matrix of the road network produced in this type of analysis have many important properties that have not yet been used

in traffic signal synchronization. Pulse-coupled oscillation (PCO) [143] and Markov Random Fields (MRF) [144] are

two other self-organizing techniques. PCO is the mechanism behind firefly synchronization; fireflies adjust the timing of

their flashes to the energy pulses of their nearest neighbors. Our own research has examined the possibility of using PCO

to provide synchronized, low-power time pulses for sensor networks. Similar techniques may be used to achieve new

types of green signal waves, as proposed by Faieta and Huberman [145]. The use of MRF, meanwhile, achieves global

coordination by minimizing local energy functions. This technique comes from the Ising model used in physics for

applications such as image processing. Spatial dependencies can be utilized to fill in missing or corrupt images. MRFs

are also used in forward error correction in communications. Similar techniques might be used to set traffic light timing

based upon spatial configurations.

Self-organized traffic-flow models have been investigated using cellular automata [76], swarm algorithms

[146], coupled phase oscillation [147], statistical physics [148], [149], fluid dynamics [150], queuing theory [151], multi-

agent simulations [36], and fuzzy logic [23]; [24]. Similar complex systems techniques have also been applied to

modeling pedestrian flows [152] and traffic jams [153]. We discuss these and other works in greater detail in the

following subsections.

4.2.1 Heuristics-Based Algorithms

Current advanced traffic management systems (ATMS) use learning methods to adapt phases of traffic signals,

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normally using a central computer. This self-organizing approach is inherently distributed, as the global synchronization

is adaptively achieved by local interactions between vehicles and traffic signals, generating flexible green waves on

demand. The notion of green wave [154] is popular with traffic engineers: phases and periods of light signals are chosen

such that a series of lights is coordinated to allow continuous traffic flow through multiple intersections, typically in one

or two directions, as there are mathematical constraints to achieving full coordination in all directions. Green waves can

be effective if traffic velocity is relatively constant, and most traffic goes in the same direction at the same hour.

However, the optimal synchronization of traffic lights changes with vehicle density: as traffic density increases, vehicle

speeds tend to decrease. In this way, different coordination schemes are required for different densities. To resolve these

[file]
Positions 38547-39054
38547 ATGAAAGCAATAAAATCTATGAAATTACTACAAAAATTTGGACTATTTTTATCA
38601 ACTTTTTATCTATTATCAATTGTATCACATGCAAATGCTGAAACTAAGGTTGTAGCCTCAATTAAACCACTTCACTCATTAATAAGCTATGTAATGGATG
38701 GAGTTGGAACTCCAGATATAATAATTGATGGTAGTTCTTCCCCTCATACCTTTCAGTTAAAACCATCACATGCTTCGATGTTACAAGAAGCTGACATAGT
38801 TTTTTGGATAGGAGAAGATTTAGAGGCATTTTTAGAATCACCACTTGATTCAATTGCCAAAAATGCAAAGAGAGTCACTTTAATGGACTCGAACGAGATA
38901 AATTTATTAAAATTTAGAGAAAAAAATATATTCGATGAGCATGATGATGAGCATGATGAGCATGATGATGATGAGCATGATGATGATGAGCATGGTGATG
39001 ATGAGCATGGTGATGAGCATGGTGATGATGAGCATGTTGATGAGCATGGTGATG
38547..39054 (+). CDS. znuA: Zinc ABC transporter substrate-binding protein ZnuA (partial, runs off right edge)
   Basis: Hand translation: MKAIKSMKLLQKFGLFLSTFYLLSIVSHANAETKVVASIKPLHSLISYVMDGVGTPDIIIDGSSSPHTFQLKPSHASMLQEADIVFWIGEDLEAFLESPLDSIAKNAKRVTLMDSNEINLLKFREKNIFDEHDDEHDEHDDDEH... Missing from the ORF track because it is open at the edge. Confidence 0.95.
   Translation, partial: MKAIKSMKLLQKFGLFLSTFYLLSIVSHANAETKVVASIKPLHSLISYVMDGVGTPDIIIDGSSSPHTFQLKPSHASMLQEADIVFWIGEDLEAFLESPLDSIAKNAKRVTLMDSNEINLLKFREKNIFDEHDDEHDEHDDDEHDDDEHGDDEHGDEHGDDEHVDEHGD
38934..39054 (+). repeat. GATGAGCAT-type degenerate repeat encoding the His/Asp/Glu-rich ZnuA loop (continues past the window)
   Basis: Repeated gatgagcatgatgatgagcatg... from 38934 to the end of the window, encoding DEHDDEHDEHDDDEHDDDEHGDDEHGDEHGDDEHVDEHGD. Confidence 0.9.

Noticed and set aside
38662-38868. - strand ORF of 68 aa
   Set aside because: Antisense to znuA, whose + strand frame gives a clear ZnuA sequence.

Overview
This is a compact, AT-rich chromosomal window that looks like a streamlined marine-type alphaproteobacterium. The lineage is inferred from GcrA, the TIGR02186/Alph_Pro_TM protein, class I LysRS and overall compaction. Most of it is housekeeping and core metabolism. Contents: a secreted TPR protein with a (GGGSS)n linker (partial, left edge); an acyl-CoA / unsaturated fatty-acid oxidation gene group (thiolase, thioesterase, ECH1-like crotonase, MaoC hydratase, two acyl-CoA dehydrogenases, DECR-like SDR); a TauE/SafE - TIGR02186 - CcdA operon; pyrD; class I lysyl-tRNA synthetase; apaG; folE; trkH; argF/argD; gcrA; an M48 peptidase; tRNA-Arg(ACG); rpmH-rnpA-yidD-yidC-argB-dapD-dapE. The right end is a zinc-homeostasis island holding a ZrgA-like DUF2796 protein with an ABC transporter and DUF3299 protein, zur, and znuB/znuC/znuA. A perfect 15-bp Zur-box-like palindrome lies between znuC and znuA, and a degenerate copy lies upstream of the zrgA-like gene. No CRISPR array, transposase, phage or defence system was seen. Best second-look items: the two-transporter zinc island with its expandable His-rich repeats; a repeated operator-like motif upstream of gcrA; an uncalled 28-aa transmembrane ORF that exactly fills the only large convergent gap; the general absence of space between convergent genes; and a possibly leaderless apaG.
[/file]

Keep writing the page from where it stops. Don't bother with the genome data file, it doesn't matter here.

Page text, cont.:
inefficiencies, numerous attempts have been made to synchronize traffic lights by using a central computer to collect and

analyze data and adapt to real-time traffic conditions [39]; [155].

There are several problems with this approach, including latency and poor scalability. Current ATMS use

learning methods to adapt traffic light phases with the help of a central computer. Still, this adaptation tends to be much

slower (at the scale of minutes or hours) than the change in demand (at the scale of seconds). The self-organizing

approach discussed here does not need a central computer, as global synchronization is adaptively achieved by local

interactions between cars and traffic lights, generating flexible green waves on demand. Cools and colleagues [156]

dispute the efficacy of green wave methods—including ones that have been tested in a number of simulations—such as

the Green Light District/iAtracos project. Simulation results from Belgium indicate that a self-organizing controller

performs better than the green wave controller. Further work has confirmed this conclusion [157]; [158]; [159].

Gershenson [36] and Gershenson and colleagues [156], have written extensively about self-organizing systems,

specifically self-organizing traffic control systems. One aspect of optimal control that features prominently in their work

is waves—a sequence of traffic lights in a single direction that allows for continuous flow through multiple intersections.

Appropriate phases and periods that optimize traffic flow can be readily selected if a constant traffic velocity is assumed.

However, as traffic density increases, speed tends to be reduced.

Gershenson also addresses self-organization and complexity from fundamental principles [36]; [160]. The

algorithm he proposes is very simple and does not require direct communication, just the ability of each traffic signal to

count the number of vehicles approaching the light while it is red [161]; when this count reaches a threshold value, the

green signal cycles to yellow then red. The red signal resets the count to zero and proceeds as before. This tends to